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High-gear diplomacy aims to avert U.S.-Iran conflict

The Japan Times

DUBAI, UNITED ARAB EMIRATES – A flurry of diplomatic visits and meetings crisscrossing the Persian Gulf have driven urgent efforts in recent days to defuse the possibility of all-out war after the U.S. killed Iran's top military commander. Global leaders and top diplomats are repeating the mantra of "de-escalation" and "dialog," yet none has publicly laid out a path to achieving either. The United States and Iran have said they do not want war, but fears have grown that the crisis could spin out of Tehran's or Washington's control. Tensions have careened from one crisis to another since President Donald Trump withdrew the U.S. from Iran's nuclear deal with world powers. The U.S. drone strike that killed Revolutionary Guard Gen. Qassem Soleimani and a senior Iraqi militia leader in Baghdad on Jan. 3 was seen as a major provocation.


Mike Pompeo in Mideast seeks to build coalition against Iran but faces hard sell

The Japan Times

DUBAI, UNITED ARAB EMIRATES - U.S. Secretary of State Mike Pompeo held talks Monday with the Saudi king and crown prince about countering the military threat from Iran by building a broad, global coalition that includes Asian and European countries. Pompeo is likely to face a tough sell in Europe and Asia, particularly from those nations still committed to the 2015 nuclear deal with Iran that President Donald Trump repudiated last year. With tensions running high in the region after Iran shot down a U.S. surveillance drone on June 20 and Trump said he aborted a retaliatory strike, Iran's naval commander warned that his forces won't hesitate to down more U.S. drones that violate its airspace. The U.S. has been building up its military presence in the Persian Gulf. The U.S. announced additional sanctions Monday on Iran aimed at pressuring the Iranian leadership into talks.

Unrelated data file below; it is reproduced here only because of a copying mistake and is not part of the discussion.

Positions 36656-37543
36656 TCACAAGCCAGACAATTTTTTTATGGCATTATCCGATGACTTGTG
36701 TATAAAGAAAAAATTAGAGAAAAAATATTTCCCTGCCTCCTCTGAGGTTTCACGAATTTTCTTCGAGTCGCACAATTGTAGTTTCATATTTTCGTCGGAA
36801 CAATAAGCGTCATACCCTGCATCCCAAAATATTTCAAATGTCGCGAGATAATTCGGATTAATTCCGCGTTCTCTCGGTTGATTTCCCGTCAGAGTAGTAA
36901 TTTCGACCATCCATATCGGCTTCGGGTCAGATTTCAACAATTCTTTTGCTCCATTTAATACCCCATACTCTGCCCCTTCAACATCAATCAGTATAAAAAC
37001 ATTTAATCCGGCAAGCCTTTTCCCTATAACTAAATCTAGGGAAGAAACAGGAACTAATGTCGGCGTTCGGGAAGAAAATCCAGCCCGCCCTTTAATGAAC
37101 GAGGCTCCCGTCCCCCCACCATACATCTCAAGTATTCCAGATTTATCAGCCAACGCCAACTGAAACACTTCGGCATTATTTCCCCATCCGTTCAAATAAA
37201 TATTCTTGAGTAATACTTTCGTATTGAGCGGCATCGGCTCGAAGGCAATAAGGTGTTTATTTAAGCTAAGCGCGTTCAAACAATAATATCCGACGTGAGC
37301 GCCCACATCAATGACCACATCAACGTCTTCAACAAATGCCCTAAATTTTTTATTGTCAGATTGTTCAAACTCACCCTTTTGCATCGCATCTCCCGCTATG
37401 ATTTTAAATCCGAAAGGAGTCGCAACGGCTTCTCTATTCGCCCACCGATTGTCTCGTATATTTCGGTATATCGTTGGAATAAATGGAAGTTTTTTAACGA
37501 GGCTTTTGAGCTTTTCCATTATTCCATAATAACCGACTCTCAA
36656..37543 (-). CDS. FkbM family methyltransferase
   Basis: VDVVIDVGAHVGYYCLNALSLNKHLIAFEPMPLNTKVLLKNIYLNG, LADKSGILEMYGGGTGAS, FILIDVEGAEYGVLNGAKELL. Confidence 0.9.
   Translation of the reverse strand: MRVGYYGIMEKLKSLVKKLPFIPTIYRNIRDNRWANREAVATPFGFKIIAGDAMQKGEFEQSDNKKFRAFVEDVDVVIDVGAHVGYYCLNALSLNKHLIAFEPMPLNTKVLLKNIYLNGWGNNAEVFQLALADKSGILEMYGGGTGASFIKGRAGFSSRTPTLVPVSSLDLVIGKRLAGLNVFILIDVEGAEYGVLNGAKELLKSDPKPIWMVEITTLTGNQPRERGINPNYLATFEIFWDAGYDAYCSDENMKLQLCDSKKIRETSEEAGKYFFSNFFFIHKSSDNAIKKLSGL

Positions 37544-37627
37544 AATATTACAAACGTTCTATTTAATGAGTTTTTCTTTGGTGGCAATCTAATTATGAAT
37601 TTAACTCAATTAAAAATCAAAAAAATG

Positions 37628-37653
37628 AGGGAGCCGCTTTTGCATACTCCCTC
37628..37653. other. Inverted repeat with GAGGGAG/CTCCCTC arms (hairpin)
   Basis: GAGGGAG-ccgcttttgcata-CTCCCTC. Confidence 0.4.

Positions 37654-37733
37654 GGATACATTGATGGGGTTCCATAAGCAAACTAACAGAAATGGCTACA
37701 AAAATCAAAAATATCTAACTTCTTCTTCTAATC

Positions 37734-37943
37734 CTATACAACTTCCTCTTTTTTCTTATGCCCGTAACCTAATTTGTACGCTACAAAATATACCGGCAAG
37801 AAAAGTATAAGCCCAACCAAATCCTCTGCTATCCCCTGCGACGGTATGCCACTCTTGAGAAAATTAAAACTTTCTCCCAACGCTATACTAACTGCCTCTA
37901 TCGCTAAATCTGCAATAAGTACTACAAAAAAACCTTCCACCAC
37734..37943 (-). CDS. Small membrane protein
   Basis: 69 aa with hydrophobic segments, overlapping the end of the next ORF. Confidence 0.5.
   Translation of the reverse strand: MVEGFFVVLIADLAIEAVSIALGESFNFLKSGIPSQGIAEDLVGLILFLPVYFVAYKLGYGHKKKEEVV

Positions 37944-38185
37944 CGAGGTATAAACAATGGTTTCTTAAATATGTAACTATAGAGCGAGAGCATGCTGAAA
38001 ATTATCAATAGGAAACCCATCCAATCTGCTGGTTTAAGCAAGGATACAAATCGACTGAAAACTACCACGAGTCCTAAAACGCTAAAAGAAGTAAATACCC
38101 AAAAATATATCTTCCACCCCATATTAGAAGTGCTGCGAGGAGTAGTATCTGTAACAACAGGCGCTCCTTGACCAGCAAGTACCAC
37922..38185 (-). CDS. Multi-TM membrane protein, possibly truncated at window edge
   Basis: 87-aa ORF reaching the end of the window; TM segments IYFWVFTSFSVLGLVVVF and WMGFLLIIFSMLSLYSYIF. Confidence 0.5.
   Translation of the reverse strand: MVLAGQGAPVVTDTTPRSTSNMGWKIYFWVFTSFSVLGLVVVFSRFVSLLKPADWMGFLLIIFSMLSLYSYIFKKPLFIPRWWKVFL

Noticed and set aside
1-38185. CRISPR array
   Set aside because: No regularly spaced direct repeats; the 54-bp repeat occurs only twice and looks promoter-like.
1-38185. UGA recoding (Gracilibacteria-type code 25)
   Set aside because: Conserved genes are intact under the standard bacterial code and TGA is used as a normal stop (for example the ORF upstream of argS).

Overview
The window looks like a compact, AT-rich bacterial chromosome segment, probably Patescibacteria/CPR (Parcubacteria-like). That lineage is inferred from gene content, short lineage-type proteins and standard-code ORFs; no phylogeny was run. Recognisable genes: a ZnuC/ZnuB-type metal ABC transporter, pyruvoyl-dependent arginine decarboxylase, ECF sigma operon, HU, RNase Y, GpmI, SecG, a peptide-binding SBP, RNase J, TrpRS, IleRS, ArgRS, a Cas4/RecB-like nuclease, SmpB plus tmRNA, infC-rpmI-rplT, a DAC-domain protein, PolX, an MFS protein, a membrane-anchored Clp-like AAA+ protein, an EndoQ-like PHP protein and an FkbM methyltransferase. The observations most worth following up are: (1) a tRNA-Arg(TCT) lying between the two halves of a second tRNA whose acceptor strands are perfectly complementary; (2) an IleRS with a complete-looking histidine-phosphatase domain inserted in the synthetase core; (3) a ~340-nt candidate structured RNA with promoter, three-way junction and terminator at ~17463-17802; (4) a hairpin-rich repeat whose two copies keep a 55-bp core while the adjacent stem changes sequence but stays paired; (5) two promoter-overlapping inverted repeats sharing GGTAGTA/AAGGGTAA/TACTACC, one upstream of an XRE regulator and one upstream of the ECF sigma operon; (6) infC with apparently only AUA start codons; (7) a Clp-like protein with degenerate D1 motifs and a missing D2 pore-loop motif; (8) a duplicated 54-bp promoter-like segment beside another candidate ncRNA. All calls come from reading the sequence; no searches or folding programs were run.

Expert on why Saudi Arabia won't explicitly blame Iran for attacks: 'They would be toast'

FOX News

On Fox Nation's "Deep Dive," a panel of experts analyzed the world response to last weekend's crippling attacks on Saudi Arabia's oil infrastructure and explained why the Saudi government seems hesitant to explicitly accuse Iran of carrying out the strikes. "If you look at the sophistication of the attack, the ranges of the weapons used, and how this was perpetrated, it can only be Iran really," said Lt. Col. Dakota Wood, who is a retired Marine and Senior Research Fellow for Defense Program at the Heritage Foundation. At a press conference in Riyadh, Saudi Arabia on Wednesday, the Saudis displayed broken and burned drones and pieces of a cruise missile that military spokesman Col. Turki Al-Malki identified as Iranian weapons collected after the attack. Tehran has denied that it carried out the attacks and Houthi rebels in Yemen have claimed responsibility. Speaking from Jeddah, Saudi Arabia on Wednesday U.S. Secretary of State Mike Pompeo said that Iran is responsible for the attack, telling reporters that the strike was "an act of war."